It was a week of revived hopes. Thermonuclear fusion is looking a bit more promising; a moon rover thought dead may yet work; and we may finally discover the color of King Richard III’s eyes. Keep your fingers crossed.
Medicine: New Doubts About Mammography
One of the largest studies of mammograms ever conducted found that death rates from breast cancer were the same among women who got the test and those who did not. And one in five cancers found by the test, leading to therapies like chemotherapy or surgery, posed no real threat to the woman’s health. Ultimately, the study found no benefit to detecting breast cancers that were still too small to feel.
The new finding “will make women uncomfortable, and they should be uncomfortable,” said a screening expert not involved in the study.
Genetics: Human History, Drawn by Genome
A team of geneticists took a first shot at using the genome to reconstruct human history. By sampling human genomes from around the world and applying statistical models, the scientists have tried to identify and date the major population-mixing events of the last 4,000 years. For instance, people of the southern Mediterranean and Middle East acquired segments of African origin in their genomes between A.D. 650 and 1900, the scientists said. This correlates with the advent of the Arab slave trade in the seventh century.
Sequencing the King
What color were King Richard III’s eyes? British scientists hope to find out when they grind up some of his bones, found under a Leicester, England, parking lot in 2012, to try to sequence his genome. They also hope to discover what kind of infectious bacteria the embattled monarch might have been hosting when he died at the Battle of Bosworth in 1485.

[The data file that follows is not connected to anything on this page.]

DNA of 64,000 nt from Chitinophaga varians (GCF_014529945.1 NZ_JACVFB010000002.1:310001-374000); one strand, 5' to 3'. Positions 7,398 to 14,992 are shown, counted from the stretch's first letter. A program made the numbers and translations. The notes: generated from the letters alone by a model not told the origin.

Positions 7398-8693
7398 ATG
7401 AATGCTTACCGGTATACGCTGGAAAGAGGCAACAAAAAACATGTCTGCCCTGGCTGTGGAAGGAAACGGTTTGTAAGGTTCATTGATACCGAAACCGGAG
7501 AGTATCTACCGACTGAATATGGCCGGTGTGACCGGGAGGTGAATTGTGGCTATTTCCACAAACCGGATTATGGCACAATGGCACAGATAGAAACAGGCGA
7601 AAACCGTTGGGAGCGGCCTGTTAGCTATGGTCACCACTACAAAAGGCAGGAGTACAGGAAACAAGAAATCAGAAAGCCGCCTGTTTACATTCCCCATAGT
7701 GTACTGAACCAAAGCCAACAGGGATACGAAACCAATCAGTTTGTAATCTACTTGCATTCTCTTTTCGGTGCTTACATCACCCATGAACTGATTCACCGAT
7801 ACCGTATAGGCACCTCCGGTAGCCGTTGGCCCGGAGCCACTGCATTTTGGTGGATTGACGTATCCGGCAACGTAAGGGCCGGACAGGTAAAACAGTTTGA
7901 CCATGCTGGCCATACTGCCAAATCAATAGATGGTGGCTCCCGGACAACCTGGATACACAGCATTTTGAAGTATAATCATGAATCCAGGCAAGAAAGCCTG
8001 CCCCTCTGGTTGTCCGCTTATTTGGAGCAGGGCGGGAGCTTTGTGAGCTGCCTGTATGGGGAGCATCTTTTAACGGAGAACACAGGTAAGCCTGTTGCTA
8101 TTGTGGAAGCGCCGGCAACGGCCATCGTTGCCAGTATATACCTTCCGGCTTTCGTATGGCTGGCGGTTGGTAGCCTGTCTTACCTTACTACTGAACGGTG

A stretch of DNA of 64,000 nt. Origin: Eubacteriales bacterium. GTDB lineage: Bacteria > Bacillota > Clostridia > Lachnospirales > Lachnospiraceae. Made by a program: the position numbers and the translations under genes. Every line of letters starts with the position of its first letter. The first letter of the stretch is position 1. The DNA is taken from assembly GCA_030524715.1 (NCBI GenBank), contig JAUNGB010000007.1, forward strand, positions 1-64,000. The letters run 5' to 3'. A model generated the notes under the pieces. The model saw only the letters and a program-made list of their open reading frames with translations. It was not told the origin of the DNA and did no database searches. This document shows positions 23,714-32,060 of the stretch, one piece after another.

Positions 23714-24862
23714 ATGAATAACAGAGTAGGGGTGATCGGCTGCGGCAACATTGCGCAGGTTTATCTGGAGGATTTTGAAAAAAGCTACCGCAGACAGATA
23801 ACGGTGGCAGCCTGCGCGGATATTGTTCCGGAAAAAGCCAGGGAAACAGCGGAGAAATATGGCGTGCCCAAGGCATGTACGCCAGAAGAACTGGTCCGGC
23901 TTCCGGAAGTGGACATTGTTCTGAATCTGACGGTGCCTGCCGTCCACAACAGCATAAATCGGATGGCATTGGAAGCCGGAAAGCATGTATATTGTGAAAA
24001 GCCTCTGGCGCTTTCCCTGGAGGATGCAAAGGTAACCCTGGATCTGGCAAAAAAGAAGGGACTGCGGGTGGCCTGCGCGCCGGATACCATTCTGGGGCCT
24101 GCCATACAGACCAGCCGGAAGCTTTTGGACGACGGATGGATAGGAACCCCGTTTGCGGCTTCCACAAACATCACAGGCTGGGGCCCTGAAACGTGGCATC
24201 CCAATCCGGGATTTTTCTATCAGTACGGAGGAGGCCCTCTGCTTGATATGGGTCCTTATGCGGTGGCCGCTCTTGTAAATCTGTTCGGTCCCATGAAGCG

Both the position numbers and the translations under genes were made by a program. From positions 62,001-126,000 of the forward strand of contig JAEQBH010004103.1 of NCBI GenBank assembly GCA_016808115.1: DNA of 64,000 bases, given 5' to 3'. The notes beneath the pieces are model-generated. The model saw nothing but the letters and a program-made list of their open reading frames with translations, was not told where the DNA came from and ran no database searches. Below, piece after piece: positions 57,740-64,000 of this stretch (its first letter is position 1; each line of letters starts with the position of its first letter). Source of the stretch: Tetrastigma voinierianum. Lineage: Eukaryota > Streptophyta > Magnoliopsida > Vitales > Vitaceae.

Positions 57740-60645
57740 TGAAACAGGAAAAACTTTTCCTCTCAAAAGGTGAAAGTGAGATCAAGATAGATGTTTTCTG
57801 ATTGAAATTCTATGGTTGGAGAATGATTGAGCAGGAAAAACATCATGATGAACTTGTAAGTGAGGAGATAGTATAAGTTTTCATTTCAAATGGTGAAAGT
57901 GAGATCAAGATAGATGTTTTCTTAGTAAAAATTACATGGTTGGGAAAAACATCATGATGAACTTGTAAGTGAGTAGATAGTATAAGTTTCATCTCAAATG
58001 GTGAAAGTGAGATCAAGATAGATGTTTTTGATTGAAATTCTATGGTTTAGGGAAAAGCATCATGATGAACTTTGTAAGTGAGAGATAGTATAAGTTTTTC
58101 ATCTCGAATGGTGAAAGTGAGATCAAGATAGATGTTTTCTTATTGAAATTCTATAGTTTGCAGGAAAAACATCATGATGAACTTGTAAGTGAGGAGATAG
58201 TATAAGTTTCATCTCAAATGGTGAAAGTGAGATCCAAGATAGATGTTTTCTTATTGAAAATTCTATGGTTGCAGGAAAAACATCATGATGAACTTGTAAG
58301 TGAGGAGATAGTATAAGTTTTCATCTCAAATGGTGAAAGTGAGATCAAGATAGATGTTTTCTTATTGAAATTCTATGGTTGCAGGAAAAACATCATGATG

Energy: A Step Toward Sustainable Fusion
It took five years and many billions of dollars, but scientists in California say they have finally managed to produce fusion reactions with lasers, an important step toward the dream of producing nearly limitless energy through thermonuclear fusion. Writing in the journal Nature, scientists described two successful attempts at using lasers to crush a hydrogen pellet into helium, releasing more energy than had been deposited into it. As an energy source, the process remains impractical — only about 1 percent of the initial laser energy reached the hydrogen. But “a lot of people are jazzed,” said one of the researchers.
Neuroscience: The Munchies Demystified
Ingesting marijuana may make food smell and taste better, at least in mice, reported European researchers writing in Nature Neuroscience. THC, the active ingredient in the plant, binds to receptors in the olfactory bulb of the brain, increasing the user’s ability to smell food, which may partly explain the “munchies.” Earlier research showed that THC stimulates the release of dopamine, making for a satisfying meal, Smithsonian.com reported.
Space: A Chinese Rover Reborn
Less than 24 hours after it was pronounced dead, China’s moon rover, Jade Rabbit (Yutu, in Mandarin), perked up again. After malfunctioning for weeks, it entered hibernation early last week, a Chinese lunar program spokesman said. By Thursday it had revived, but was still malfunctioning. What went wrong, and can the rover be fully restored? Scientists will spend the next few weeks trying to figure that out, Reuters reported.
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